Now that the NHL trade deadline is in the rearview, teams are making that push for the playoffs in the final quarter of the 2022-23 season. For the Pittsburgh Penguins, who currently own one of the two wild cards, it means extending the league’s current best streak of playoff appearances and attempting to win one more Stanley Cup with their aging core.
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But the final 20 games won’t be easy. Unlike a team like the Boston Bruins or New Jersey Devils, the Penguins don’t have the luxury of taking any nights off. They will be facing tough competition from teams comfortably in playoff spots and several teams either fighting to stay in the hunt or to play spoiler. Let’s take a look at the road ahead for the Penguins.
Location, Location, Location
Currently, the Penguins sit with a record of 32-22-9, with 73 points and a .579 points percentage following their victory Tuesday night at home against the Columbus Blue Jackets – more on that in a bit – the first of the final 20 games. That gives them a three-point cushion with two games in hand against the trailing Florida Panthers. They trail the New York Islanders by one point and have three games in hand for the first wild card, and a greater sense of comfort.
On the plus side, 12 of the Penguins’ final 20 games are at home, where they had been a solid 16-9-4 even before Tuesday. On the road, however, in spite of owning a winning record, they hardly have been dominant, or even consistent, for a 15-13-5 record.
But the road travel might not be so brutal, as only two of those eight games are against Western Conference foes, namely the Colorado Avalanche and the Dallas Stars. Both of those games look to be tough, with one against the reigning Cup champs and the other against a current division leader, respectively. However, both those teams face their own travel trials heading into their matchup with Pittsburgh.
Colorado has an eastern swing through Montreal, Toronto, Ottawa, and Detroit before meeting Chicago and then Pittsburgh. Dallas starts in Buffalo before back-to-back contests with Seattle, a trip through Vancouver, Edmonton, and Calgary, and then returns home for yet another game against Seattle and then finally Pittsburgh. In both cases, the teams could be road weary before facing the Penguins.
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However, the road games versus Eastern opponents won’t necessarily be easy. The Penguins’ final two meetings of the season are against the Detroit Red Wings, who find their own playoff hopes dwindling and would jump at the chance to spoil a conference rival’s trip to the playoffs. Three other road games take them to New York to face the Rangers twice and to New Jersey to battle the Devils. Both teams, of course, bulked up considerably at the deadline and hope for deep runs in the postseason.
As for the Penguins’ home games, PPG Paints Arena might offer some comfort. But only some. There are favorable matchups there against the Philadelphia Flyers, Montreal Canadiens, and Chicago Blackhawks, all teams hoping to land Connor Bedard in this summer’s entry draft. However, they’ll play tough games against the Rangers and Islanders, plus the Ottawa Senators, Washington Capitals, Nashville Predators, Minnesota Wild, and Bruins, all teams either tuning up for their own playoff runs or teams fighting to get in themselves.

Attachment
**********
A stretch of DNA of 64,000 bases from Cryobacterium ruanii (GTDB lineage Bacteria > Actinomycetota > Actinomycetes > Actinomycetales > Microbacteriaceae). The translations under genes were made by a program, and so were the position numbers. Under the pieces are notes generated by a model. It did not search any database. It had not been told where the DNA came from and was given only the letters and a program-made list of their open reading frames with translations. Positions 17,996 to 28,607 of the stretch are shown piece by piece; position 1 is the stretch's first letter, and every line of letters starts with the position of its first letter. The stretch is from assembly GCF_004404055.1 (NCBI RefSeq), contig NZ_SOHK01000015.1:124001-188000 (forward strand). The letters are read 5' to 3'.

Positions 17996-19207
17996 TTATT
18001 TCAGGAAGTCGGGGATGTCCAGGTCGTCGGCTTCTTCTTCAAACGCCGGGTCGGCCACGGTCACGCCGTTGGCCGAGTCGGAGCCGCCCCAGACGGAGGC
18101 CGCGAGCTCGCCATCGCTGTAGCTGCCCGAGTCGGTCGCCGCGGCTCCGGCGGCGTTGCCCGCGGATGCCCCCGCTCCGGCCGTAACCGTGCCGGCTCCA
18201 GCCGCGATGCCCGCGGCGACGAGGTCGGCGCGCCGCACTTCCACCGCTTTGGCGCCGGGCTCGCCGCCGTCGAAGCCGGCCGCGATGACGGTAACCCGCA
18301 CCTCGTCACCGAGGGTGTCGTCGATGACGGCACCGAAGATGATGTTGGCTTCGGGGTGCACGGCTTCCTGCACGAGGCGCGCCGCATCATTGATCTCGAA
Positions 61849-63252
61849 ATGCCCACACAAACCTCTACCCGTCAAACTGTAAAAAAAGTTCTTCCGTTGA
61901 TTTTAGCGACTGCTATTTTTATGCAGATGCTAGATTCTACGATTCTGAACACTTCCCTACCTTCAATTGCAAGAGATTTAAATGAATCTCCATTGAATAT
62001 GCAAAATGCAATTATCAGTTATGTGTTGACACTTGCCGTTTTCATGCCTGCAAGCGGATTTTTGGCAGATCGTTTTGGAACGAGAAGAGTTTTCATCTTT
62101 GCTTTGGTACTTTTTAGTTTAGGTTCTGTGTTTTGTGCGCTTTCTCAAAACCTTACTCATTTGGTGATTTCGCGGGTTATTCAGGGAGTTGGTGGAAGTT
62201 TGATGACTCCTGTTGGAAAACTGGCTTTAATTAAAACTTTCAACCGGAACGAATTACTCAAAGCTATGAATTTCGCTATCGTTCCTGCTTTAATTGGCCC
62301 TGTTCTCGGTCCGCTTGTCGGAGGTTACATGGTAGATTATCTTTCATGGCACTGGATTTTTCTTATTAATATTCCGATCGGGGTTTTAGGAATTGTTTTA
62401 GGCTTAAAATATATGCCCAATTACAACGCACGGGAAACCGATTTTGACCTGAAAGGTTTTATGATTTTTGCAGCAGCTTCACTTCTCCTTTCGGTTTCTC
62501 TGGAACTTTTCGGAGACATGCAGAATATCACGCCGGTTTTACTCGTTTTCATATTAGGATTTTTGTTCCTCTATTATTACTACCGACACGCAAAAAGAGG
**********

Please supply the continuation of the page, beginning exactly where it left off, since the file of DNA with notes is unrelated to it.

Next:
A Breakdown Along Playoff Lines
Another way to look at the Penguins’ final quarter is by opponents who are playoff-bound and those who are not. At first glance, it doesn’t look too bad. They face seven teams with playoff spots in nine games. But when looking at the Penguins’ record versus these teams, a more unfavorable picture emerges.
Against current playoff teams they’ll see in this final stretch, the Penguins have gone only 4-6-2, with their record against the Islanders and Devils especially concerning. So far, the Islanders have taken all three matchups and are outscoring the Penguins 14-7. Against the Devils, they have managed only to eke out one point, a 2-1 overtime loss on Jan. 22. And that was before the Devils added prized winger Timo Meier at the deadline.
Their toughest stretch might be the final seven games, as they’ll face off against Detroit, playing spoiler at Little Caesars Arena, and then the Devils, Wild, and the mighty Bruins, who by that time will be closing in on 60 wins in their historic season. Of those four teams, the only one the Penguins have beaten is the Wild, a 6-4 victory back on Nov. 17 as part of a five-game winning streak.
Facing the likes of the Senators, Capitals, and Predators could also prove to be a handful. Even though the Penguins have a favorable record against the three so far, a 3-0-2 record, each will be fighting for their playoff lives, as well. However, six games against teams like the Canadiens, Flyers, Blackhawks, and league-worst Columbus Blue Jackets, including March 7, could help the Penguins’ push.
It Could Be Bumpy for the Penguins
As their streakiness portends, these final 20 games could have Penguins fans white-knuckling it. The Tuesday night matchup against Columbus was a shining example. The visiting Blue Jackets opened the scoring and took a commanding 4-0 lead after only 2:37 into the second period — an ugly display.
In fewer than 5 periods since NHL trade deadline, Penguins are being out-scored 8-1.— Rob Rossi (@Real_RobRossi) March 8, 2023
Casey DeSmith relieved Tristan Jarry before the Penguins mounted a comeback. Two goals from Jason Zucker and one each from Jake Guentzel and Danton Heinen tied the game at four and sent it to OT. Seeing three different players producing is positive but frustrating nonetheless that they had to spot the opposition four before waking up. In heroic fashion, Sidney Crosby won the game 5-4 with a blast on the power play for his 28th of the season. It’s a sight that fans have grown used to, but one has to wonder how many of those there are left.